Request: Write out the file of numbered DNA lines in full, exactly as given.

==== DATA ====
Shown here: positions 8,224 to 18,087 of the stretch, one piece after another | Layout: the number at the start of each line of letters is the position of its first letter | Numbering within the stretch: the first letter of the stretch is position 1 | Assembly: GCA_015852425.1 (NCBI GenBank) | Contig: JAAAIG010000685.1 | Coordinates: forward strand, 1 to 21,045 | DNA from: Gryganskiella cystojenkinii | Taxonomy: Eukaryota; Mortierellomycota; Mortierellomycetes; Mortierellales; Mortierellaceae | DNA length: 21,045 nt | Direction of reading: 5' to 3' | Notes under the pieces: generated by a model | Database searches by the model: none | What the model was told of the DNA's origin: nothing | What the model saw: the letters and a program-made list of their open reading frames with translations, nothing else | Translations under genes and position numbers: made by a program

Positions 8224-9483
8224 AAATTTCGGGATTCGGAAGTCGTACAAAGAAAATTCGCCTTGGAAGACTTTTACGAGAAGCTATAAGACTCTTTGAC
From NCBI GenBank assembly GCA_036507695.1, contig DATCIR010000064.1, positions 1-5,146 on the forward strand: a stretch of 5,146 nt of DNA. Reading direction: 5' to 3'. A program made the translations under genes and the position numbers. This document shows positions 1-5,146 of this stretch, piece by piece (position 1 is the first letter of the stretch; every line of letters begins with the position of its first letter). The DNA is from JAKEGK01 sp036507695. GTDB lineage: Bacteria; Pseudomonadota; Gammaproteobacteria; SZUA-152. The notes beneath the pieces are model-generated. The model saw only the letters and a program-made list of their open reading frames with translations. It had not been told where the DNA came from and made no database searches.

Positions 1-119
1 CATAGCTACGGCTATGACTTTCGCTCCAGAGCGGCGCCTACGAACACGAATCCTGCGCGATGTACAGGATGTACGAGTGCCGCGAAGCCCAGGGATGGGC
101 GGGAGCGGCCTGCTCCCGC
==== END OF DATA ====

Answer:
Shown here: positions 8,224 to 18,087 of the stretch, one piece after another | Layout: the number at the start of each line of letters is the position of its first letter | Numbering within the stretch: the first letter of the stretch is position 1 | Assembly: GCA_015852425.1 (NCBI GenBank) | Contig: JAAAIG010000685.1 | Coordinates: forward strand, 1 to 21,045 | DNA from: Gryganskiella cystojenkinii | Taxonomy: Eukaryota; Mortierellomycota; Mortierellomycetes; Mortierellales; Mortierellaceae | DNA length: 21,045 nt | Direction of reading: 5' to 3' | Notes under the pieces: generated by a model | Database searches by the model: none | What the model was told of the DNA's origin: nothing | What the model saw: the letters and a program-made list of their open reading frames with translations, nothing else | Translations under genes and position numbers: made by a program

Positions 8224-9483
8224 AAATTTCGGGATTCGGAAGTCGTACAAAGAAAATTCGCCTTGGAAGACTTTTACGAGAAGCTATAAGACTCTTTGAC
From NCBI GenBank assembly GCA_036507695.1, contig DATCIR010000064.1, positions 1-5,146 on the forward strand: a stretch of 5,146 nt of DNA. Reading direction: 5' to 3'. A program made the translations under genes and the position numbers. This document shows positions 1-5,146 of this stretch, piece by piece (position 1 is the first letter of the stretch; every line of letters begins with the position of its first letter). The DNA is from JAKEGK01 sp036507695. GTDB lineage: Bacteria; Pseudomonadota; Gammaproteobacteria; SZUA-152. The notes beneath the pieces are model-generated. The model saw only the letters and a program-made list of their open reading frames with translations. It had not been told where the DNA came from and made no database searches.

Positions 1-119
1 CATAGCTACGGCTATGACTTTCGCTCCAGAGCGGCGCCTACGAACACGAATCCTGCGCGATGTACAGGATGTACGAGTGCCGCGAAGCCCAGGGATGGGC
101 GGGAGCGGCCTGCTCCCGC